Book Summaries

Book Summary – Life’s Golden Ticket: A Story about Second Chances by Brendon Burchard.

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“If you want your life experience to be bright, choose to contribute.”

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Life’s Golden Ticket by Brendon Burchard is a great book that is in an allegory format. The story teaches many life lessons, such as overcoming our fears, living life on our terms, and making a difference in the world. It is a book that I highly recommend; the storyline might not be easy to follow with the multiple characters and scenes, but it contains many messages for navigating life.

What if you were handed a golden ticket that could magically start your life anew?

That question is at the heart of Life’s Golden Ticket. Brendon Burchard tells the story of a man who is so trapped in the prison of his past that he cannot see the possibilities, the choices, and the gifts before him. To soothe his fiancee Mary, clinging to life in a hospital bed, the man takes the envelope she offers and heads to an old, abandoned amusement park that she begs him to visit.

To his surprise, when he steps through the rusted entrance gates, the park magically comes to life. Guided by the wise groundskeeper Henry, the man will encounter park employees, answer difficult questions, overcome obstacles, listen to lessons from those wiser than he, and take a hard look at himself.

At the end of his journey, the man opens Mary’s mysterious envelope. Inside is a golden ticket — the final phase in turning his tragic life’s story of loss and regret into a triumphant tale of love and redemption.

Here are my favourite takeaways from reading Life’s Golden Ticket by Brendon Burchard:

“The truth is always a good turning point.”

The Disatisfaction

  • You are here because you are restless over who you have become. It is not your dissatisfaction with your job or what you do that has brought you to this park. It is not dissatisfaction with your family. Or your relationship. Or your finances. Or your neighborhood or your home or your car. It is a quiet dissatisfaction with yourself, with who you have become. You feel there is something more inside you, and you have come here searching for ways to dig it up and unleash it into the world. Deep down, you know you are more than what society has said you are or told you to be, and you are here to begin the great quest of proving it to the world and to yourself.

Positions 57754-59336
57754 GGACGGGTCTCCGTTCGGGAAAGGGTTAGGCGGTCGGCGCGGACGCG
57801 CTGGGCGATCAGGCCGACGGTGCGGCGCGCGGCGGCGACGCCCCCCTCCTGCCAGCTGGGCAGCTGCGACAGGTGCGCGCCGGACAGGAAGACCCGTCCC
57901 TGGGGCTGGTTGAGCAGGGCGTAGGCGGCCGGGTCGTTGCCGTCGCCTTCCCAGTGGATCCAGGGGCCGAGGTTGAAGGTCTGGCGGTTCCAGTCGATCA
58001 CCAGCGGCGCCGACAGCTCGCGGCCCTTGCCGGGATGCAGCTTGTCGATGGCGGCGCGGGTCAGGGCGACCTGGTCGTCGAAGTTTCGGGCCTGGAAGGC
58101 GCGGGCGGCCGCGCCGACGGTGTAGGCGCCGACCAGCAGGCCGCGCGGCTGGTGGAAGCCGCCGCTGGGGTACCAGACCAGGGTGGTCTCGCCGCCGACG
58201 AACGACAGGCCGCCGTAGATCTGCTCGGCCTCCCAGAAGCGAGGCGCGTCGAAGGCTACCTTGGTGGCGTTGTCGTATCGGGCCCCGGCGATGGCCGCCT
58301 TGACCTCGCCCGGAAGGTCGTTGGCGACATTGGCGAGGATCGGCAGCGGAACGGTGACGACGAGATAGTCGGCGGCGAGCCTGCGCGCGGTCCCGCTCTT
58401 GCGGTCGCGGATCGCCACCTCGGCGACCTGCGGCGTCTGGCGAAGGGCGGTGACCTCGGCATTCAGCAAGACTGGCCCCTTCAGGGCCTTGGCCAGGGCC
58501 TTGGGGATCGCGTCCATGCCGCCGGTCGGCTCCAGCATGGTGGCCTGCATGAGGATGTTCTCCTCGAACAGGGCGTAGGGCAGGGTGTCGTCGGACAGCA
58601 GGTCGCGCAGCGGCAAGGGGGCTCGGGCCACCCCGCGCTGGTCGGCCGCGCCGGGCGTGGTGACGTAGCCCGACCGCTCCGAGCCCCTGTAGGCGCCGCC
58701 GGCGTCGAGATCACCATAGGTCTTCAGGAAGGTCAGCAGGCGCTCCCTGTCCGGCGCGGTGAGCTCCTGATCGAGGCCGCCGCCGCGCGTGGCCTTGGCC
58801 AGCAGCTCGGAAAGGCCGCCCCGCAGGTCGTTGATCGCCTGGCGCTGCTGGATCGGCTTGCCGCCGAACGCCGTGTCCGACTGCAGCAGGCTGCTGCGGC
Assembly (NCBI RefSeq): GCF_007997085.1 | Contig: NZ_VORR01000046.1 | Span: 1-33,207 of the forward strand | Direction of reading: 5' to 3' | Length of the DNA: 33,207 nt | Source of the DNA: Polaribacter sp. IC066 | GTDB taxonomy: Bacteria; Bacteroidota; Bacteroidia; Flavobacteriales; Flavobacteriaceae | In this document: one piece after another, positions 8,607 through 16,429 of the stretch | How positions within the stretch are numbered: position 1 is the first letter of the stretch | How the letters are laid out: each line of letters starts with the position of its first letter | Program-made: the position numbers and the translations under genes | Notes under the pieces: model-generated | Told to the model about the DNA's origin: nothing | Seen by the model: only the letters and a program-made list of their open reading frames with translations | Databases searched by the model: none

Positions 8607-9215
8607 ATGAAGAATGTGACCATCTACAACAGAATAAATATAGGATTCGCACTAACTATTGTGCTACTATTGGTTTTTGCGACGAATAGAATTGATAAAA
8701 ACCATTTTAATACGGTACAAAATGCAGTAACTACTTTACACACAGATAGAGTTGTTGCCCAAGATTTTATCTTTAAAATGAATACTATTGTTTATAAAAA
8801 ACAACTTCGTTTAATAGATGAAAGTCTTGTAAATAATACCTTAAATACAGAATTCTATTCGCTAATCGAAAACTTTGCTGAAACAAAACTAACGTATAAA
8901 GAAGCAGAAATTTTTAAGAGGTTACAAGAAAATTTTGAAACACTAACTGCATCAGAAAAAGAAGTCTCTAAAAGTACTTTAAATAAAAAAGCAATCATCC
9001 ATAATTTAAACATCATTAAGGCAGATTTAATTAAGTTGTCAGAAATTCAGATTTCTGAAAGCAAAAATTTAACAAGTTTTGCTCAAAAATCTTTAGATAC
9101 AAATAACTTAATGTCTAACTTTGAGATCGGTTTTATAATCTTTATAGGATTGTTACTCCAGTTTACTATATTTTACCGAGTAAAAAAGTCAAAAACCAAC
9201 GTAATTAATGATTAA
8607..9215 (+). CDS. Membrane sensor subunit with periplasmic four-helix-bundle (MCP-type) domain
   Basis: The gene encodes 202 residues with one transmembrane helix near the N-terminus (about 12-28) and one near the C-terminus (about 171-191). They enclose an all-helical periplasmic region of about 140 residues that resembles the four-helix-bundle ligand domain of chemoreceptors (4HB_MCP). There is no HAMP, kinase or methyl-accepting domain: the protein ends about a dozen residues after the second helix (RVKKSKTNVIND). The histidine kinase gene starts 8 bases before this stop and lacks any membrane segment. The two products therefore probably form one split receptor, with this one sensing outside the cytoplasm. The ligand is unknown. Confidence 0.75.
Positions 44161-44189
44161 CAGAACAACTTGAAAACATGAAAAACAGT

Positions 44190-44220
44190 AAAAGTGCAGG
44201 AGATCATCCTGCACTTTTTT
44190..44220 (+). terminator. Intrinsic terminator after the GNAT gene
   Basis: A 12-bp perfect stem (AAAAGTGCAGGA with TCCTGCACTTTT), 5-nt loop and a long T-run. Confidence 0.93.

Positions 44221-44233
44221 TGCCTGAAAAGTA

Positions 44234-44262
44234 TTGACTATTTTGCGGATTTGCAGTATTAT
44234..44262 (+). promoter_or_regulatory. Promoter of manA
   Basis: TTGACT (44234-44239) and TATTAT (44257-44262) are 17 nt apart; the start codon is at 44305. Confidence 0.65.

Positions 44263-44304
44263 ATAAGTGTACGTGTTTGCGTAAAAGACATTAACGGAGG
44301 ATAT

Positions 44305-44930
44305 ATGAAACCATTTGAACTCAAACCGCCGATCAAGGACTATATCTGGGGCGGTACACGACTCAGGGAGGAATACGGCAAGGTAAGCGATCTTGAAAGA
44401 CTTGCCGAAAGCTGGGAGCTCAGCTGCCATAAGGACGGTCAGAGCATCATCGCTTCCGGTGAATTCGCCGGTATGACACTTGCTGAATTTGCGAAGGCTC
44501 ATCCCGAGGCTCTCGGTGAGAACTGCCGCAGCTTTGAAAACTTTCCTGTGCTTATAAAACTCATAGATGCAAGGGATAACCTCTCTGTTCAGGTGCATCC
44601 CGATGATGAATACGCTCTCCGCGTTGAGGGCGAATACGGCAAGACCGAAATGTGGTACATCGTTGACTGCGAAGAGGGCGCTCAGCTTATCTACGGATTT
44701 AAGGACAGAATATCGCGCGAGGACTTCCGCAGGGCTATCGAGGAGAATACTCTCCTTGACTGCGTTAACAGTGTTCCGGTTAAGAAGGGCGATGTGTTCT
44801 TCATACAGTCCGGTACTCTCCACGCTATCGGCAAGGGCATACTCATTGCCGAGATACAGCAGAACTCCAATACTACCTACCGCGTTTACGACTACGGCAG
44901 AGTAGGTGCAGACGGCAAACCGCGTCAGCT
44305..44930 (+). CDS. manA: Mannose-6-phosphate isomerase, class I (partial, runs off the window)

• You have been hexed. You have been cursed. You have been hypnotized into believing something so insidious that it has jeopardized your ability to live the life you deserve. You have been lured into a lie that has controlled your mind and contaminated your life, a lie that has prevented you from being your best, from taking risks, from having the confidence and strength needed to seize the life that you’ve always wanted.

Breaking Society’s Spell

  • First, you must recognize that a spell exists. This one is easy. Look to little children. Watch them play and crawl and be. Does any child believe there is something wrong with himself or herself? No. Do small children routinely, if ever, experience the onslaught of negative emotions like insecurity, doubt, sadness, or depression? No. You see, you weren’t born feeling badly about yourself, you were taught to feel that way. Here’s more fundamental evidence. If, when I say to you, ‘You are not good enough,’ you do not have a strong reaction, a need to fight and argue with me or at least to scoff at me and brush me aside, then there is a spell on you. And it is neutralizing your innate desire to stand up for yourself and become the person you were destined to be.
  • If you can believe this, then you have taken the first step . . . and you will be able to take the second and third. The second step is to interrupt the spell—to question or tune out society’s messages, as well as those in your mind, that make you question your strength. The third step is to start living your life by conscious control. In your adventure here, you will take these steps and we will help you.

On seeing an hypnosis take place, the main protagonist in the book asked the hypnotizer “How was he able to hypnotize people? The Hypnotizer replied I simply took away the:

Three reference points every person needs in order to be self-aware.

  • First, I told them to stop paying attention to their thoughts and feelings.
  • Second, I told them to stop paying attention to feedback from the outside world, to pretend the crowd wasn’t even there.
  • Third and most important, I told them who they were, in this case, Madonna or a chicken.

 Think about it. If you are unaware of the world within you—your internal thoughts and feelings—and you are unaware of the world around you—how people perceive you and your behavior—then you don’t have the ability to answer the question ‘Who am I being right now?’ Because you judge who you are at any point in time by your thoughts and feelings as well as by what other people are thinking and feeling about you.

“Self-awareness is all about paying attention to the world within us and the world around us and then using that information to decide whether we need to change our consciousness or conduct, what we’re thinking, or what we’re doing.